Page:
“In this year arose the discord at Glastonbury, betwixt the abbot Thurstan and his monks. It came first from the abbot’s lack of wisdom, so that he misruled his monks in many things....
.... And the monks complained to him, in kindly fashion, and asked that he would rule them rightly, and love them, and they would be faithful to him, and obedient. But the abbot would naught of this, but did them evil, and threatened them worse. One day the abbot went into the chapter-house and spoke against the monks, and wanted to misuse them, and sent after laymen [evidently Norman knights], and they came into the chapter-house upon the monks full armed. And then the monks were greatly afraid of them, knew not what they were to do, but fled in all directions. Some ran into the church and locked the doors after them; and they went after them into the monastery and wanted to drag them out, as they dared not go out. But a rueful thing happened there on that day. The Frenchmen broke into the choir, and hurled missiles towards the altar where the monks were; and some of the knights went up on the upper floor, and kept shooting downward with arrows toward the sanctuary, so that in the rood that stood above the altar there stuck many arrows. And the wretched monks lay about the altar, and some crept under, and earnestly cried to God, imploring his mercy, since they could obtain no mercy from men. What can we say, but that they shot cruelly, and the others broke down the doors there and went in, and put some of the monks to death and wounded many therein, so that the blood came from the altar upon the steps, and from the steps on the floor. Three were there put to death, and eighteen wounded.”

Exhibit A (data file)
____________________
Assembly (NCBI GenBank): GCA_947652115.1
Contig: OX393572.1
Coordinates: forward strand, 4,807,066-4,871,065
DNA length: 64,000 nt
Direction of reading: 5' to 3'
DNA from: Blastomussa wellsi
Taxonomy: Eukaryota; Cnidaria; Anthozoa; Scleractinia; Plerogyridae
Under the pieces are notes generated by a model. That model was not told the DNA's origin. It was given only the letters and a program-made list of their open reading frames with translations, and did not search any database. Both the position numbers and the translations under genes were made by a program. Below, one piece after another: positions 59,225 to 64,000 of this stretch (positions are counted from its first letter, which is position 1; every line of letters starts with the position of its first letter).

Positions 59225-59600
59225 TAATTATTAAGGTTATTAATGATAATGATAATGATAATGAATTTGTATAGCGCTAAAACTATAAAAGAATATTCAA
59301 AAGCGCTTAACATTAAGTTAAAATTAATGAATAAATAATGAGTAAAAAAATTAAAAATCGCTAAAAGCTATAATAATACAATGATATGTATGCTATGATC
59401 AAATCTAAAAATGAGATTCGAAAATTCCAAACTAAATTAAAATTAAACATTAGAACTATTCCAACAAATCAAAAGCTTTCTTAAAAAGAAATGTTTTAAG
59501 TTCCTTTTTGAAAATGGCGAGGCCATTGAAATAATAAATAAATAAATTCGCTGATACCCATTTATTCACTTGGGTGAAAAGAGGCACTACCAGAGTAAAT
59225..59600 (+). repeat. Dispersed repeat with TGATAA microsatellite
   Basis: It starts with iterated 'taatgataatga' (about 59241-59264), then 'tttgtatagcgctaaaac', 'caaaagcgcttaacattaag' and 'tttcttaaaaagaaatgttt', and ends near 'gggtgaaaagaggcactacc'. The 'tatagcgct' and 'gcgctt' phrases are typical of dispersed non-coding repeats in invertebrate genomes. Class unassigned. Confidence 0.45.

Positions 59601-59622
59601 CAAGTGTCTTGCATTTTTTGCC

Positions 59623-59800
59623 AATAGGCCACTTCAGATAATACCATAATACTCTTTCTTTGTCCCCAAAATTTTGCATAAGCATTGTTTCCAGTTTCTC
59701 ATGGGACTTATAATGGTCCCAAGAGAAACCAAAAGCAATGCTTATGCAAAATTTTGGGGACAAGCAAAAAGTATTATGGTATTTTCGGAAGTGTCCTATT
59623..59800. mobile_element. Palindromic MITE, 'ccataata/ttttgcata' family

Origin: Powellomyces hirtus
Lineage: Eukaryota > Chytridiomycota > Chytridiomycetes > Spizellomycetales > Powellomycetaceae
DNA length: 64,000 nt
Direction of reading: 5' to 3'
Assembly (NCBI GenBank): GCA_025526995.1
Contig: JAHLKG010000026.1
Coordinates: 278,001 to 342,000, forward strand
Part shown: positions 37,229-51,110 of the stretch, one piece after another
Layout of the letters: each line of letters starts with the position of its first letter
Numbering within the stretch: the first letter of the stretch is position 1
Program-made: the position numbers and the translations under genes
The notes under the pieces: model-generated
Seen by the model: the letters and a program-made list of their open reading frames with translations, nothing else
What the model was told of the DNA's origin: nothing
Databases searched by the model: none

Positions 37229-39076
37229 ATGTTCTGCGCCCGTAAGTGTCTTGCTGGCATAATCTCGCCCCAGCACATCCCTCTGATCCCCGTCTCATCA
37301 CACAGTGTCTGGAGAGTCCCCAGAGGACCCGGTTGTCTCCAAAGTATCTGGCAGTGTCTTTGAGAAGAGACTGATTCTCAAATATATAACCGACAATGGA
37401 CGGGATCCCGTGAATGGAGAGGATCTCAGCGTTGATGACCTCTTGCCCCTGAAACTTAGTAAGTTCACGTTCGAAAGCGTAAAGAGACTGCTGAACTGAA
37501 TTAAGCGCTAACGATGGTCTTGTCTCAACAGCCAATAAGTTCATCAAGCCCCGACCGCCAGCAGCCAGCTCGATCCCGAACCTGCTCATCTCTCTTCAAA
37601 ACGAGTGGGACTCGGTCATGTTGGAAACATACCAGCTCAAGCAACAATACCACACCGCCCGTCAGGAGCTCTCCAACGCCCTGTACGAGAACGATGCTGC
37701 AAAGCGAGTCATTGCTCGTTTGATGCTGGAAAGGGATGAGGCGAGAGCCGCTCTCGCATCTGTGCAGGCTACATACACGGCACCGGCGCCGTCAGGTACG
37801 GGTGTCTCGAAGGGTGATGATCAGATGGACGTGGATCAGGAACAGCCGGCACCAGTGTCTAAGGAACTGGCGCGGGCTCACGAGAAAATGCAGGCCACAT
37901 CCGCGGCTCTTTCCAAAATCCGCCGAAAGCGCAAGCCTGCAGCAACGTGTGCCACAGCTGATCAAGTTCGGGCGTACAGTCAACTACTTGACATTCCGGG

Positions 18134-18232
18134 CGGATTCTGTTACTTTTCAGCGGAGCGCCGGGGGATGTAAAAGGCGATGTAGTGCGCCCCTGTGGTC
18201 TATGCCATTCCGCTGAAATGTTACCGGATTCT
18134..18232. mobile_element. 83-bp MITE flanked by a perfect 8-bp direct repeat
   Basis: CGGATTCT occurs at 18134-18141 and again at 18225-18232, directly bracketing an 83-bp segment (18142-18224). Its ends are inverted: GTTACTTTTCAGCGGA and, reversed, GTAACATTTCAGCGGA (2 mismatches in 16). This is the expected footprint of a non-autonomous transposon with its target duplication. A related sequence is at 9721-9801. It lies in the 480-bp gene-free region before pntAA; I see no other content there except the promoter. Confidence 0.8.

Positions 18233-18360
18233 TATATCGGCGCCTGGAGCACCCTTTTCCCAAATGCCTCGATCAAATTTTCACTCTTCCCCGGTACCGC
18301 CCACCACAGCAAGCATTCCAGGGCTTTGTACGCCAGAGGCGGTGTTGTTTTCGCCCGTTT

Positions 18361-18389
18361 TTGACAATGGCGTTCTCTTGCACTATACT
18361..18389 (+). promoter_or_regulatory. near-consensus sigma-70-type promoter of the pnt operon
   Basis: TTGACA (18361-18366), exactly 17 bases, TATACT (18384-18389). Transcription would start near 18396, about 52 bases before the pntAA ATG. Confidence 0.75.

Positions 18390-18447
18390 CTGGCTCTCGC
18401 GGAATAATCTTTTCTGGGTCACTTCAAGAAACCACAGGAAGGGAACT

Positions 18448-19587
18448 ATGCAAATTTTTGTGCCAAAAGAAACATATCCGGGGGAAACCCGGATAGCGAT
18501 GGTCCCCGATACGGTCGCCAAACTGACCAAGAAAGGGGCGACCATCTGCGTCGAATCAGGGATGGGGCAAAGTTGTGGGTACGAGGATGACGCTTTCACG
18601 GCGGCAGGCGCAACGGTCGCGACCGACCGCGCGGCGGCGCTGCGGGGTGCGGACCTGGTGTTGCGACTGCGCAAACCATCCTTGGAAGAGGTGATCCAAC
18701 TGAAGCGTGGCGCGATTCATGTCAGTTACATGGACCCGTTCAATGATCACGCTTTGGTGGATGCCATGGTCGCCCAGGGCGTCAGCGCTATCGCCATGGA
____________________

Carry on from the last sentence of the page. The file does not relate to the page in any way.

Florence of Worcester provides a postscript:

“The matter was brought to a judicial investigation, and when it was clear that the greater share of the blame belonged to the abbot, the king removed him, and placed him in his own monastery in Normandy. Most of the monks were dispersed through bishoprics and abbacies, and placed in custody by command of the king. After his death, the abbot purchased back his abbacy from his son, King William [Rufus], for five hundred pounds of silver, and wandering about for some years over the possessions of his church, at length finished his days in misery, far from the monastery itself, as well he deserved.”

Orderic Vitalis refers to the Glastonbury incident, and concludes:

“I could relate many such instances, if they would edify the readers mind; but such subjects are by no means agreeable, and, therefore, without dwelling on them, I gladly employ my pen on other matters.”
‘HE’ IV: ii, 226

The ‘Anglo-Saxon Chronicle’ ends its entry s.a. 1083:

“And in the same year died Matilda, King William’s queen, on the day after All-Hallows mass-day [i.e. on 2nd November]....
.... And in the same year, after Midwinter ....
.... the king caused a great and heavy tax to be exacted over all England; that was, for every hide, two and seventy pence.”
Manuscript D is one year ahead of the true date, so this entry appears s.a. 1078.
See: Toil and Trouble.
Manuscript E’s dating is correct.
Orderic Vitalis (‘HE’ IV: ii, 295) says that Robert, who was chubby-faced, short and stout, was commonly called ‘Fat-legs’ (Gambaron) and ‘Short-boots’ (Brevis-ocrea). William of Malmesbury (‘GR’ IV §389) implies that King William himself gave Robert the latter nickname (Curta-ocrea in Malmesbury’s rendition), which is generally given in the Frenchified form ‘Curthose’.